Belum  (Ladin)
Belùn  (Venetian)
Città di Belluno
Panorama of Belluno
Panorama of Belluno
Coat of arms of Belluno
Location of Belluno
Belluno is located in Italy
Location of Belluno in Italy
Show map of Italy
Belluno is located in Veneto
Belluno (Veneto)
Show map of Veneto
Coordinates: 46°08′25″N 12°13′00″E / 46.14028°N 12.21667°E / 46.14028; 12.21667Coordinates: 46°08′25″N 12°13′00″E / 46.14028°N 12.21667°E / 46.14028; 12.21667
Country Italy
Region Veneto
Province Belluno (BL)
Frazioni see list
 • Mayor Jacopo Massaro
 • Total 147.18 km2 (56.83 sq mi)
390 m (1,280 ft)
 (January 2017)[2]
 • Total 35,876
 • Density 240/km2 (630/sq mi)
Demonym(s) Bellunesi
Time zone UTC+1 (CET)
 • Summer (DST) UTC+2 (CEST)
Postal code
Dialing code 0437
Patron saint Saint Martin
Saint day 11 November
Website Official website
Palazzo dei Rettori by night
Façade of the church of San Rocco

Belluno (Italian pronunciation: [belˈluːno] (audio speaker iconlisten); Ladin: Belum; Venetian: Belùn), is a town and province in the Veneto region of northern Italy. Located about 100 kilometres (62 miles) north of Venice, Belluno is the capital of the province of Belluno and the most important city in the Eastern Dolomites region. With its roughly 36,000 inhabitants, it is the largest populated area of Valbelluna. It is one of the 15 municipalities of the Dolomiti Bellunesi National Park.


The ancient city of Belluno rises above a cliff spur near the confluence of the Torrente Ardo and the Piave River. To the north is the imposing Schiara range of the Dolomites, with the famous Gusela del Vescovà (Bishopric's needle), and Mounts Serva and Talvena rising above the city. To the south, the Venetian Prealps separate Belluno from the Venetian plain. Also to the south is the Nevegal, in the Castionese area, a skiing resort.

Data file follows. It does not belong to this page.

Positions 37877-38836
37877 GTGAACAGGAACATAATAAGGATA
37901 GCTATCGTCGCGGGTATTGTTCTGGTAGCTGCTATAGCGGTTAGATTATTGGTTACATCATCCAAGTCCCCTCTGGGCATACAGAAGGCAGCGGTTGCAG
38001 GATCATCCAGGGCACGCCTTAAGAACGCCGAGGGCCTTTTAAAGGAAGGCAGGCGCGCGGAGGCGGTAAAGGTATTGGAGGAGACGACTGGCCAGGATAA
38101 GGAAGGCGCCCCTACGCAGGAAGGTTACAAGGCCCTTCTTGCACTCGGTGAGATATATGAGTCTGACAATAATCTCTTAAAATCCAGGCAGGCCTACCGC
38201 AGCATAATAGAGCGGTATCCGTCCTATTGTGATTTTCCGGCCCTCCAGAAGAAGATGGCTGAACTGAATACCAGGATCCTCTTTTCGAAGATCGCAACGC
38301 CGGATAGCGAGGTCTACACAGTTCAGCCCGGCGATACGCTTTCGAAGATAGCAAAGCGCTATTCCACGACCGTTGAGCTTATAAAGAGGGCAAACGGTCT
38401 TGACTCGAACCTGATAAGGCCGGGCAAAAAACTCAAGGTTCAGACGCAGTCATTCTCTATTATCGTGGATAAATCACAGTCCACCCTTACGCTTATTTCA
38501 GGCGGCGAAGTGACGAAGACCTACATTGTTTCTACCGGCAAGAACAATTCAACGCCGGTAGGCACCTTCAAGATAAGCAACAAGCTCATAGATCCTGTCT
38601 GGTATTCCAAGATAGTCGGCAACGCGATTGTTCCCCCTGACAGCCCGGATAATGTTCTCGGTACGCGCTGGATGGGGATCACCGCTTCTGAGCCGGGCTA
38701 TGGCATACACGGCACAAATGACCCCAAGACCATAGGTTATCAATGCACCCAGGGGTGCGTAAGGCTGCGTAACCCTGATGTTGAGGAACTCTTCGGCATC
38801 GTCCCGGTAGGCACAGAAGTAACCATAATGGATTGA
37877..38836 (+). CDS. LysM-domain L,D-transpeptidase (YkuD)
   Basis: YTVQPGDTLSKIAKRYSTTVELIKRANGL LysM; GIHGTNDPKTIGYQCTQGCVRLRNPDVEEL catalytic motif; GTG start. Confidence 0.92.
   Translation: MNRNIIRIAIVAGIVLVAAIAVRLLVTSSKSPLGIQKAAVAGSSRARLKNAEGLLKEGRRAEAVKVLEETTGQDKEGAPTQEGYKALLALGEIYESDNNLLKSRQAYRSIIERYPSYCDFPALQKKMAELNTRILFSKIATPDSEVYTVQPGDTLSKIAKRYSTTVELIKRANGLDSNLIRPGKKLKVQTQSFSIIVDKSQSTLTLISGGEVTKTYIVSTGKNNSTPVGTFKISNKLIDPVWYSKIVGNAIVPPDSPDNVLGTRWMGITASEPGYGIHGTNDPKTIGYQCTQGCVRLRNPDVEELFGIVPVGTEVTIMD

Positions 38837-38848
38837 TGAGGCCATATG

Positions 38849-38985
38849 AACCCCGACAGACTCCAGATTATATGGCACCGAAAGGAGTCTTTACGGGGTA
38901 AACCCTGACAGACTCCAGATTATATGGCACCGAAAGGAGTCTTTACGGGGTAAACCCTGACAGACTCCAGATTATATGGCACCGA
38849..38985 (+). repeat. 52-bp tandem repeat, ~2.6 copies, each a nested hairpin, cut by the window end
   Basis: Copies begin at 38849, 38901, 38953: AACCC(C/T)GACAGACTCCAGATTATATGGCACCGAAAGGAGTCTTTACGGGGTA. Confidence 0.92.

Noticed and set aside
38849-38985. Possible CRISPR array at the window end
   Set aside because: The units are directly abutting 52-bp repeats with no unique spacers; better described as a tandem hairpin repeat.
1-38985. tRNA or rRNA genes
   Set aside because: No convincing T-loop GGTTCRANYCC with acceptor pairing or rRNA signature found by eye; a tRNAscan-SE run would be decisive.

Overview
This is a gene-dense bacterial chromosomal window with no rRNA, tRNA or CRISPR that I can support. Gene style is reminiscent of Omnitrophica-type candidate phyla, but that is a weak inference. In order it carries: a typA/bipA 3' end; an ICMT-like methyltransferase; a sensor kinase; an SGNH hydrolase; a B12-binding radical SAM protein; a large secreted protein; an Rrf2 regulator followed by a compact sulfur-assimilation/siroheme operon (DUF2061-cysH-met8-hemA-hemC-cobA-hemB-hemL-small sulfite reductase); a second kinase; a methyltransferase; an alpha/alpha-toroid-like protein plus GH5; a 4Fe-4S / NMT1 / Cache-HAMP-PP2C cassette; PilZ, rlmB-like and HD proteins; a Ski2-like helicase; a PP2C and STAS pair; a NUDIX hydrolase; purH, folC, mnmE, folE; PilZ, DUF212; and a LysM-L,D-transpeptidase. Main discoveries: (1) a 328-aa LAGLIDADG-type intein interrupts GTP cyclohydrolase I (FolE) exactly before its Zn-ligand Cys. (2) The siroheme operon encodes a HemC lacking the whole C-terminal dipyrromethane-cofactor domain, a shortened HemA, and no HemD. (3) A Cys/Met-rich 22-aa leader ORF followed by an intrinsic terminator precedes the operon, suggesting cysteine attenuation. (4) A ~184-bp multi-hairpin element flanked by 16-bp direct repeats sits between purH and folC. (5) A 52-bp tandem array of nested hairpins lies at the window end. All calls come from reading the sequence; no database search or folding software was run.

The name of the city is derived from Celtic belo-dunum which means "splendid hill."[citation needed] The name was inspired by its favorable position within the valley.

It is conjectured that the population of the area that became Belluno was largely Venetic with a strong Celtic minority. However, as the Romans expanded northward into the Alps, the Celtic either emigrated or were absorbed. The people of the area swore friendship to Rome in the 225 BC conflict with the Gauls and again during the invasion by Hannibal in the Second Punic War.

Founded perhaps around 220-200 BC the initial influence of Rome was military and commercial. Strategically located, the town protected cities to the south. Belluno also became a supplier of iron and copper. Already within the Roman sphere of influence, the town was juridically and politically incorporated into the Roman Republic by the second century BC.

Sometime between the death of Julius Caesar and the ascent of Augustus, Bellunum became a Roman municipium and its people were ascribed to the Roman tribe Papiria. The town was ruled by quattorviri juri dicendo, by quattorviri aedilicia potestate, and by a Council of Elders. Under Augustus, it became part of Regio X Venetia et Histria. Among its citizens were Caius Flavius Hostilius and his wife Domitia, whose 3rd century sarcophagus lies next to the church of San Stefano.

After the fall of the Western Roman Empire, it was ruled by the Lombards (6th century) and the Carolingians (8th century); the famous Belluno Treasure in the British Museum dates from this period. From the late 9th century it was ruled by a count-bishop and it received a castle and a line of walls. Later it was a possession of the Ghibelline family of the Ezzelino. After having long contended the nearby territory with Treviso, in the end Belluno gave itself to the Republic of Venice (1404). The city was thenceforth an important hub for the transport of lumber from the Cadore through the Piave river. It remained Venetian until 1797.[3]